Jonathan Teplitzky’s wartime drama The Railway Man, which hits Blu-ray and DVD on May 5th 2014 from Lionsgate Home Entertainment, tells the story of Eric Lomax (Jeremy Irvine), a British officer who is captured by the Japanese in Singapore and sent to a POW camp. There he is forced to work on the Thai-Burma Railway. Years later, Lomax (Colin Firth) still suffers from the psychological trauma of this experience and with the aid of his wife Patti (Nicole Kidman) returns to the scene of his torture to let go of a lifetime of bitterness.
All Quiet on the Western Front (1930)
All Quiet on the Western Front is perceived to be an extremely realistic and harrowing account of warfare in WW1. Directed by the Oscar-winning Lewis Milestone, the film was met with controversy in Europe, many viewing it as a piece of propaganda. However, audiences mostly came round to the fact that the film is a masterpiece, with a sequel has a sequel entitled The Road Back following seven years later, directed by James Whale.
Sands of Iwo Jima (1949)
This John Wayne classic follows a group of US Marines from their initial training to the Battle of Iwo Jima during WWII. Seen as the flagship World War II film, perhaps due to John Wayne’s appearance, Sands of Iwo Jima was notable for starring real-life marines – namely three survivors of the marines who raised the second flag on Mount Suribachi during the actual battle. A number of the film’s cast were reunited decades later in the 1970 western Chisum.
Bridge on the River Kwai (1957)
Based on the novel by Pierre Boulle, Bridge on the River Kwai was brought to the screen by visionary David Lean – and akin to The Railway Man – features the construction of Burma Railway , despite being a work of fiction. Winner of seven Oscars, the film stars William Holden who plays a US Navy Commander whilst Alec Guiness appears as British Lieutenant Colonel Nicholson. Filming took place in Ceylon – which is now known as Sri Lanka – and is a regular fixture in best film top tens the world round.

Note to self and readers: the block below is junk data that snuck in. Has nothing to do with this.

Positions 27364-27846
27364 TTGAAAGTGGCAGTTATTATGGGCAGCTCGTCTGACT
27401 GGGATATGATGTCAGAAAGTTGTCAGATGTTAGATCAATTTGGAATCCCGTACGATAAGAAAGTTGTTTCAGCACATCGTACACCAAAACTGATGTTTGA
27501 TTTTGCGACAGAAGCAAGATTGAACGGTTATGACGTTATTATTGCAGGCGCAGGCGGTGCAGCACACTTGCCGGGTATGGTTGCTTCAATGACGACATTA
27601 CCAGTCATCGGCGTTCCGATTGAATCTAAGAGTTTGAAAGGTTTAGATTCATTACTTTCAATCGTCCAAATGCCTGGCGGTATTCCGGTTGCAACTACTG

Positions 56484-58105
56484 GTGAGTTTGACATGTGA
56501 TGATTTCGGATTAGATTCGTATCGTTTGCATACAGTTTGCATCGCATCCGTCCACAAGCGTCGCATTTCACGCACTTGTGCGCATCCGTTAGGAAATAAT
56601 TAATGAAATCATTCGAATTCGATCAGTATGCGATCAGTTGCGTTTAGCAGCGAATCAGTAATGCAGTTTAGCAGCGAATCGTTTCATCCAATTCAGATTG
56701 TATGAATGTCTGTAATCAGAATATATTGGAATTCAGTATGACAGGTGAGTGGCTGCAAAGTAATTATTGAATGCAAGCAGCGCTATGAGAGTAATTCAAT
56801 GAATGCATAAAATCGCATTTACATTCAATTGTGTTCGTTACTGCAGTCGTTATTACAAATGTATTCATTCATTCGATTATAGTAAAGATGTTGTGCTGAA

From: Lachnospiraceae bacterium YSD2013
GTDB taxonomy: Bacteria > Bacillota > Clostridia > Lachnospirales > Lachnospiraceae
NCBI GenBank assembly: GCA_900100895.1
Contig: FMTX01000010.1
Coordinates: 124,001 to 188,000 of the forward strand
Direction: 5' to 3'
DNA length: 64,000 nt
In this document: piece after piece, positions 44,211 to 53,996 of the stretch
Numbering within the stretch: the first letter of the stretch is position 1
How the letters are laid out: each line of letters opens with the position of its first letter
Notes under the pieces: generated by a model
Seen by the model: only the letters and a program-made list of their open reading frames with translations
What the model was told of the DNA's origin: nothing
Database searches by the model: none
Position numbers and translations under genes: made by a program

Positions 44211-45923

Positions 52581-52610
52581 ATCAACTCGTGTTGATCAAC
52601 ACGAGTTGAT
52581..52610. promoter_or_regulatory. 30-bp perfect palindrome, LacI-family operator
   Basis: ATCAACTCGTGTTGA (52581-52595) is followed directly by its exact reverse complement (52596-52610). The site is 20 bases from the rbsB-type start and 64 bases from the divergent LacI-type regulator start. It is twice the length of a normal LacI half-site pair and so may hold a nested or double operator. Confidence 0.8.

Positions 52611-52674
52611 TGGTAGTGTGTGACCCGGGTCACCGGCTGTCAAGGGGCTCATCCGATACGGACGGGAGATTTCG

Paths of Glory (1957)
As much an anti-war film as an out-and-out war film, Stanley Kubrick’s Paths of Glory is set during WWI. The plot follows Kirk Douglas’ Colonel Dax, a commanding officer of French soldiers who stand trial for refusing to carry out a suicidal attack. The only female character in the film was portrayed by German actress Christiane Harlan who later married Kubrick and remained so right up until his death in 1999.
Born on the Fourth of July (1989)
Oliver Stone’s 1985 Vietnam film Born on the Fourth of July stars Tom Cruise in a seminal performance as Ron Kovic, a real-life paraplegic whose autobiography the film is based on. Stone, himself a Vietnam veteran, directed Cruise in what became his first Oscar nominated performance, and is the second in what is considered to be his Vietnam trilogy after Platoon (1986) and preceding Heaven and Earth (1993). Filmed in the Philippines as relations between Vietnam and America hadn’t yet been fully restored, the film won 2 Oscars (for Directig and Editing).
Schindler’s List (1993)
Adapted from the novel Schindler’s Ark, based on Oskar Schindler, a German businessman responsible for saving the lives of more than a thousand refugees during the Holocaust, Steven Spielberg’s Schindler’s List is in no small terms a modern classic. Shot (mostly) in black and white, with a cast comprising of Liam Neeson, Ralph Fiennes and Ben Kingsley, the film won Spielberg his first Directing Oscar and won the top prize of Best Picture also.
Saving Private Ryan (1998)
Steven Spielberg’s wartime epic is set during the invasion of Normandy in WWII. Notable for its graphic and realistic portrayal of war, the film’s opening 27 minutes – in which the documented Omaha Beach assault of 1944 – is deemed to be not only the standout scene in a hugely acclaimed film, but the most memorable in a war film from any time. With a cast headed by Tom Hanks and featuring Matt Damon, Barry Pepper, Vin Diesel and Giovanni Ribisi, Saving Private Ryan won Spielberg his second Oscar, his first being for Schindler’s List (1993).
The Boy in the Striped Pyjamas (2008)
Holocaust drama The Boy in the Striped Pyjamas is based on the John Boyne novel of the same name, and explores the horror of a WWII Nazi concentration camp through the eyes of two young boys – one the son of the camp’s Nazi commander and the other a Jewish inmate. Starring Hugo’s Asa Butterfield, alongside Vera Farmiga (Bates Motel), David Thewlis (Harry Potter) and Rupert Friend (Homeland), the film is hugely affecting and was acclaimed upon release.
The Hurt Locker (2009)
Kathryn Bigelow’s breathtaking film about a three-man Explosive Ordnance Disposal team led by Jeremy Renner’s William James during the Iraq War was groundbreaking for leading Bigelow to become the first female Oscar winner in the ceremony’s history. Rightly so, as The Hurt Locker is an incredible slice of filmmaking which is as tense as the tensest of them, heightened by Mark Boal’s script; Boal being a freelance writer who was embedded as a journalist with a U.S. Army bomb disposal team back in 2004.